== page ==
This year, Hanukkah begins on the evening of Saturday and ends a week later on Dec. 16.
Rabbi Ari J. Goldstein of Temple Beth Shalom in Arnold told Patch last year that Hanukkah isn't as much of a religious holiday as some of the others celebrated throughout the year. But it has become an important time for family and friends to gather and celebrate Judaism.
According to Chabad.org, Hanukkah starts on the Hebrew calendar date of 25 Kislev and lasts for eight days. For those who aren't attuned to the Jewish calendar, that translates to sundown on Saturday.
Hanukkah, also known as the Festival of Lights, commemorates the story of the Maccabean Revolt against Syrian rulers in present day Israel 2,300 years ago. The Maccabees wanted to rededicate Jerusalem's main temple but had only enough oil to kindle the Eternal Light for one day. The oil lasted for eight days, according to the story, and the holiday of Hanukkah was born.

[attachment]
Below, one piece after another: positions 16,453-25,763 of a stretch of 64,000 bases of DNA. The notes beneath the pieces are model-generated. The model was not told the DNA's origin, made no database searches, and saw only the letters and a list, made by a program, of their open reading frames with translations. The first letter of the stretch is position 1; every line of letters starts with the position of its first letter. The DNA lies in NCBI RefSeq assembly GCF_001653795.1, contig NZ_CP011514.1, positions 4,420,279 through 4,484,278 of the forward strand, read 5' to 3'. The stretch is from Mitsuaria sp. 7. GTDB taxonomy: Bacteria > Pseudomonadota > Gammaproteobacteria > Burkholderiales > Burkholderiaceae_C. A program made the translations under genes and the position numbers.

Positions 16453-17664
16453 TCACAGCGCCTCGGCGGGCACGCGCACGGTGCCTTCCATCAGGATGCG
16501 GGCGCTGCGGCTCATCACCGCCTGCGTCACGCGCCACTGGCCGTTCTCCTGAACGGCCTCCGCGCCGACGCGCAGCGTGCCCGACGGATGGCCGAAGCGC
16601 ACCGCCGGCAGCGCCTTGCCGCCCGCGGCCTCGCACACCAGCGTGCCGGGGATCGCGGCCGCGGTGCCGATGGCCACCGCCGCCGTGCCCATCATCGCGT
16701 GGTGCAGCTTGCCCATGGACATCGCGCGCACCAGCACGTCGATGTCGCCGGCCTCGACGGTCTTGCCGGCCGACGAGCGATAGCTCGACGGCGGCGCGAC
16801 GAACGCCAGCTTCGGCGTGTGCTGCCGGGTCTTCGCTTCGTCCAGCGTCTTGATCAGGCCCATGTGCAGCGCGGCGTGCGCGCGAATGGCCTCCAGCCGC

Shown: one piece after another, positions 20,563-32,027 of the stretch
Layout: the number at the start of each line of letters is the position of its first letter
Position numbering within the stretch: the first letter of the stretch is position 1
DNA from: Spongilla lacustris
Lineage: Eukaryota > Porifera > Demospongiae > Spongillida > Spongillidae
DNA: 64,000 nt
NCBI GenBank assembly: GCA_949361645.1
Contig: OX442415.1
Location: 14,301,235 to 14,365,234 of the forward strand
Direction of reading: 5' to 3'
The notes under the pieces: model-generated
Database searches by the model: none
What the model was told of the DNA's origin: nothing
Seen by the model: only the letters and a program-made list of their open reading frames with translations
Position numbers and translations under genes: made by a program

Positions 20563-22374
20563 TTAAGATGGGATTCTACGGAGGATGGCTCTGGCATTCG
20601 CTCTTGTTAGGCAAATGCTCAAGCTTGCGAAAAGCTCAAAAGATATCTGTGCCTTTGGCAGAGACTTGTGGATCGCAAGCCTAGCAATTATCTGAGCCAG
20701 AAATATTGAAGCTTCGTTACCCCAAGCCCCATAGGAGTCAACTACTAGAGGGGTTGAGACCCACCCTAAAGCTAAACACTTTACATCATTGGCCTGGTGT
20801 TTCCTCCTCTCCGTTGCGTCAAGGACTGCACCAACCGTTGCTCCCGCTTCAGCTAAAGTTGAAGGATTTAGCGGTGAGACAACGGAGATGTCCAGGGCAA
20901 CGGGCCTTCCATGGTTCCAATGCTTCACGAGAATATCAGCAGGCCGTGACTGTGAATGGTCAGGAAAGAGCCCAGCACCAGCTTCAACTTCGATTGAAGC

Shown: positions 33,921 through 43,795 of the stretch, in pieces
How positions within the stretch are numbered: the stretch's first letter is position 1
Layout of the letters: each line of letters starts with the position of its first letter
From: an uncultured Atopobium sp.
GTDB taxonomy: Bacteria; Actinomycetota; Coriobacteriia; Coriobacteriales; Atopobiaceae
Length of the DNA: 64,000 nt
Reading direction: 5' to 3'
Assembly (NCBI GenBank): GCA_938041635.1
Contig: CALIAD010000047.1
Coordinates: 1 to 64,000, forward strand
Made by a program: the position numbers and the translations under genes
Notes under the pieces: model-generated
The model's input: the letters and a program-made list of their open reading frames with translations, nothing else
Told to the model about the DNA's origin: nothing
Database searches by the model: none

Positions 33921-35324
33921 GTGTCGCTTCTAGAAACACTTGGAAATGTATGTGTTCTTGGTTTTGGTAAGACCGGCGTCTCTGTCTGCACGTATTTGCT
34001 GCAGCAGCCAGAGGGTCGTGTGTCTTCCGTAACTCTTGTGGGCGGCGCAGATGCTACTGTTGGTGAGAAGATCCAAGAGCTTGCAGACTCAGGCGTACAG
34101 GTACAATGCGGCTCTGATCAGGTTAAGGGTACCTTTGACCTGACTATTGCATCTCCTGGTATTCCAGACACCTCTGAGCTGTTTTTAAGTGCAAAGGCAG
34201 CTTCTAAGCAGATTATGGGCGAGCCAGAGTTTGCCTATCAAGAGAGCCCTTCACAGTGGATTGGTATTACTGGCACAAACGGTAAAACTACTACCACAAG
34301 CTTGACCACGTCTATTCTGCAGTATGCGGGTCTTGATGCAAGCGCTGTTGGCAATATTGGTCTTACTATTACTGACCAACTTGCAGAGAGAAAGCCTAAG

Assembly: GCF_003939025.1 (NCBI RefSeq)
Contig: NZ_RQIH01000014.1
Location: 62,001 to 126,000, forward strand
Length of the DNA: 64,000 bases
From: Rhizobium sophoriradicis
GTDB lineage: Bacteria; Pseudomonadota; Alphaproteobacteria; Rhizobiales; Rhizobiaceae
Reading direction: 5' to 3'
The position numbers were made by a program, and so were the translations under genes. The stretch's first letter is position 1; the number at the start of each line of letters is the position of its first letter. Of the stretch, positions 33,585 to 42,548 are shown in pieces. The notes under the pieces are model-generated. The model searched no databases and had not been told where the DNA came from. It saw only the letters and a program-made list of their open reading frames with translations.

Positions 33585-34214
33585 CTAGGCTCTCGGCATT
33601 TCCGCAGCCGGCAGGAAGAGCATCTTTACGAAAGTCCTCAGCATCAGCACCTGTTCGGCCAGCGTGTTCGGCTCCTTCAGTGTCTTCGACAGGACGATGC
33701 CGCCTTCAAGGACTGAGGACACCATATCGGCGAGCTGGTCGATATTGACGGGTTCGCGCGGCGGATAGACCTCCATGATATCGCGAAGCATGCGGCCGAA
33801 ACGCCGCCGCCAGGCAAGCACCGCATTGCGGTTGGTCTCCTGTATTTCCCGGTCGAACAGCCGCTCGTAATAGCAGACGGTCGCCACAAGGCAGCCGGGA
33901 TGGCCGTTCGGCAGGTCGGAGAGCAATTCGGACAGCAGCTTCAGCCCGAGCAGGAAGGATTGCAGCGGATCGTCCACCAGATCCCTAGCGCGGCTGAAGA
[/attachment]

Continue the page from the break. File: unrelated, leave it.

Jews generally celebrate by gathering together with family, lighting one candle on the menorah each of the eight nights, playing dreidel and eating special holiday foods such as potato latkes and babka.
Temple Beth Shalom has its own traditions during the Hanukkah celebration, according to their website, starting with a Shabbat service at 8 p.m. Friday and concluding with a pancake and pajamas breakfast on Dec. 16 from 8 to 10 a.m. (Cost is $5 per child and $10 for adults.)
For more information, please contact the temple office at 410-757-0552.
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